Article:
Metatarsus Adductus

Original Editor - Shaniel Walters

Description[edit | edit source]


Metatarsus Adductus ( Hooked Foot)[edit | edit source]

Common foot deformity seen in children which causes the foot to turn inwards. The foot appears "c-shaped. This condition is often associated with hip dysplasia.

Types[edit | edit source]

Metatarsus Adductus may be classified as:

Flexible: Presents with adduction of the 5 metatarsal bones at the tarsometatarsal joint.

Rigid: Presents with medial subluxation of the tarsometatarsal joints. There is valgus of the hindfoot and the navicular is later to the head of the talus.

Bones of the Foot.jpg

Clinically Relevant Anatomy
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The skeleton of the foot is made of the thirty three bones, twenty six six joints and over a hundred muscles, ligaments and tendon. The foot serves primarily as a weight-bearing joint and provides a stable base of support on which to stand. Ligaments are attached to the bones which creates joints. The anatomy of the foot is divided into 3 categories: the Forefoot, the Midfoot and the Hindfoot.

Hindfoot is comprised of : Tibiofibular joint , Talocular joint and the Subtalar (Talocalcanean) joint.[1]

Midfoot (Midtarsal Joints) is comprised of: Talocalcaneonavicular Joint, Cuneonavicular Joint, Cuboideonavicular Joint, Intercuneuform Joints, Cuneocuboid joint and the Calcaneocuboid Joint.[1]

Forefoot is comprised of: Tarsometatarsal Jointts, Intermaetatarsal Joint, Metatarsophalangeal Joints and Interphalangeal Joints.[1]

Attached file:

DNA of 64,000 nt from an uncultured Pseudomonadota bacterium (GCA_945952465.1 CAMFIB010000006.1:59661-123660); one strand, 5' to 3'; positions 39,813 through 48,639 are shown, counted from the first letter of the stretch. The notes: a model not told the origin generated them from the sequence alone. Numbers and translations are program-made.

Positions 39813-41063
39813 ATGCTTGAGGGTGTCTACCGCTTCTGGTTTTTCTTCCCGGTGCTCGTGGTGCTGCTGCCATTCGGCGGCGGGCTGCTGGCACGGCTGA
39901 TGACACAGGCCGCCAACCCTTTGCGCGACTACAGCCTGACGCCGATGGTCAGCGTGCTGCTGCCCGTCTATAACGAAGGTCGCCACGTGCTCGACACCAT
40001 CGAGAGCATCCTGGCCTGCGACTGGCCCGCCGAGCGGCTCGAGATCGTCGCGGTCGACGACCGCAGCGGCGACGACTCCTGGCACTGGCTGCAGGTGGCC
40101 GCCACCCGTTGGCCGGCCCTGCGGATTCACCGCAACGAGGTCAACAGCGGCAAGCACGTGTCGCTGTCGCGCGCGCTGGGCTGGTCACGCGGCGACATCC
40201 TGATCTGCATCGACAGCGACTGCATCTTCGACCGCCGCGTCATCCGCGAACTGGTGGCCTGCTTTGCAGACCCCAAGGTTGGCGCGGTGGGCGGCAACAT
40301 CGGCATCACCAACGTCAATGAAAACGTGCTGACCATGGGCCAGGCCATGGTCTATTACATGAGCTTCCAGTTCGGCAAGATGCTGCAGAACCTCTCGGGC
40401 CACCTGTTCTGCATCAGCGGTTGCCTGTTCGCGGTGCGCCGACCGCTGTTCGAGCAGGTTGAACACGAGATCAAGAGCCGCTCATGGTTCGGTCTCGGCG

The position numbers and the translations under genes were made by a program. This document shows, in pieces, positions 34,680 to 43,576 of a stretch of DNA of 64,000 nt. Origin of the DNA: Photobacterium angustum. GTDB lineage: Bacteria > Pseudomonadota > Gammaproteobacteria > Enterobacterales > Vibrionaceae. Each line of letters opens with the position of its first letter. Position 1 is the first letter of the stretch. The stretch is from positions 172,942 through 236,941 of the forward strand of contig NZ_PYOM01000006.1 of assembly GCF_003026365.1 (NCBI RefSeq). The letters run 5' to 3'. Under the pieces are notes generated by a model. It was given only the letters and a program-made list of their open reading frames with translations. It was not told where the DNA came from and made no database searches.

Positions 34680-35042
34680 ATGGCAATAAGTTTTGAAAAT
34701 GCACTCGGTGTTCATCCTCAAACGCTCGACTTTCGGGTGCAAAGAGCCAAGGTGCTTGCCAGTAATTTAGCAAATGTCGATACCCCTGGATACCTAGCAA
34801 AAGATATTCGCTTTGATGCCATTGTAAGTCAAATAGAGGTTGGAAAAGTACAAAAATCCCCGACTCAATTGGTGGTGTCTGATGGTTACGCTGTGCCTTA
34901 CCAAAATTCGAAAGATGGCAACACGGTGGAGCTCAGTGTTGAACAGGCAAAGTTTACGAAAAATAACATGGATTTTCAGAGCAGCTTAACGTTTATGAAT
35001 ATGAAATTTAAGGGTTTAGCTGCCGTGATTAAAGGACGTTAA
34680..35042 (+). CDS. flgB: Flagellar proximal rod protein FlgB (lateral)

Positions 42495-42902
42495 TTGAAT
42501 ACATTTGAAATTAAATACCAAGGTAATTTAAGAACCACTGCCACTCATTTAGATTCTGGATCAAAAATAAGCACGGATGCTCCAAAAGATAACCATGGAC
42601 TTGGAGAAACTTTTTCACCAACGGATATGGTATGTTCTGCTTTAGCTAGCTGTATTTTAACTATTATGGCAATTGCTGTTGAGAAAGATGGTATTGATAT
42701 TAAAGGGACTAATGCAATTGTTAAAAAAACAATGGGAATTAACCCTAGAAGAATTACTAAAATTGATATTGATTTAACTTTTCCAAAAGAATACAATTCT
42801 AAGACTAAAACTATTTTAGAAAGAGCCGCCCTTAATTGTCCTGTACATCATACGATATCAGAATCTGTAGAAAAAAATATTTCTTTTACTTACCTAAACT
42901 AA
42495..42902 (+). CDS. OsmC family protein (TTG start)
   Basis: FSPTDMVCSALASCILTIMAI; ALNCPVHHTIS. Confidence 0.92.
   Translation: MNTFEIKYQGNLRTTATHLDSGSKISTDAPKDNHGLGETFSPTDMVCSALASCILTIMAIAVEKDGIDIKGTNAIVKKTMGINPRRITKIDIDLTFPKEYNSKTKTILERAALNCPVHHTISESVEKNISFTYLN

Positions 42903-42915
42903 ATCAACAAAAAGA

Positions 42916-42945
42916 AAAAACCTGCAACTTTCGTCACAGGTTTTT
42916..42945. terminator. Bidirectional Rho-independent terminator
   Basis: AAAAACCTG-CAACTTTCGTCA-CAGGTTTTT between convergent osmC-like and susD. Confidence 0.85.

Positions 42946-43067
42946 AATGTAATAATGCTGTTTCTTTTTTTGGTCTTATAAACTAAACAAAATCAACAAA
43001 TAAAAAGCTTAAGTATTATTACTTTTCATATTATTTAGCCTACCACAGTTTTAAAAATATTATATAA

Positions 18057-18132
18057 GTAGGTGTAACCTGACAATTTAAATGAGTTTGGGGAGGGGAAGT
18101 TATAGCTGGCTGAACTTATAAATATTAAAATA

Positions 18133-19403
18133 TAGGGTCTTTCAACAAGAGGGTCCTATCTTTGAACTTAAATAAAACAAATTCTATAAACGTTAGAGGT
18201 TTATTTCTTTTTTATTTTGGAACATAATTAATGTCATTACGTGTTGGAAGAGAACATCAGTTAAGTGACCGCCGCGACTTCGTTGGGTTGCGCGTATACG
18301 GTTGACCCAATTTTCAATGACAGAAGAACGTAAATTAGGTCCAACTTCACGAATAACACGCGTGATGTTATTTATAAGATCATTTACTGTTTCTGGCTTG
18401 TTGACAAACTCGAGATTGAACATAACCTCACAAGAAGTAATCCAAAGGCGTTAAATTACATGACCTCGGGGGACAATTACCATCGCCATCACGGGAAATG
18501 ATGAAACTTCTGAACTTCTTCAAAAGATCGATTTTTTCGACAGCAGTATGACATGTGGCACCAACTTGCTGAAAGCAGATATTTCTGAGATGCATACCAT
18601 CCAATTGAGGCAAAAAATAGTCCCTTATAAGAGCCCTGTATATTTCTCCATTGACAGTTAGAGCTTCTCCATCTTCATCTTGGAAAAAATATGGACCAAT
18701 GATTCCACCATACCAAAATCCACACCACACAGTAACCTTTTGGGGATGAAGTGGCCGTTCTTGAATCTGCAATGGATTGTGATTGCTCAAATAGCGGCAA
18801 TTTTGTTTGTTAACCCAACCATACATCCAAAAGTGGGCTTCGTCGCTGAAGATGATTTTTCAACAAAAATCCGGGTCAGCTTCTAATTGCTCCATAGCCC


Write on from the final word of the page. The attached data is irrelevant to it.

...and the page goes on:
Epidemiology and Etiology[edit | edit source]

There is an incidence of 1 in 100 to 1 in 5,000 live births.[2] The cause of metatarsus adductus remains unknown. It is however, thought to be related to intrauterine compression. Family history may also be a causative factor. Other theoriespof causal relation includes abnormal tendon insertion of tibialis anterior, tibialis posterior and abductor hallucis muscles.[3]

Clinical Presentation[edit | edit source]

The forefoot is adducted and sometimes supinated , but the midfoot and hindfoot are normal. There is convexity of the lateral border of the foot, with concavity of the medial border. Older children may present with an in-toeing gait.

Diagnostic Procedures[edit | edit source]

add text here relating to diagnostic tests for the condition

Management / Interventions
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Specific treatment for metatarsus adductus is often determined by the following factors:

  • Child's Age
  • Medical History
  • Extent of the condition
  • Tolerance for the specific procedure
  • Expectations for the condition
Interventions include:[edit | edit source]
  • Passive Stretching
  • Passive Manipulation exercises
  • Stretching
  • Serial Casting
  • Footwear
  • Surgery to release the joints

Prognosis[edit | edit source]

Generally excellent. Most cases of metatarsus adductus often resolves on its own

References[edit | edit source]

  1. 1.0 1.1 1.2 Magee, D. J. (2008). Orthopedic physical assessment. St. Louis, Mo: Saunders Elsevier.
  2. Wildhe T.Foot deformities at birth: a longitudinal prospective study over a 16 year period. J Pediatric Orthopedic. 1997;17(1):20-24
  3. Hassan N, Roger J (2015) Management of Metatarsus Aductus, Bean-Shaped foot, residual clubfoot adduction and Z-shaped foot in children, with conservative treatment and and double column osteotomy of the first cuneiform and cuboid. Ann Orthop Rheumatol3(3):1050.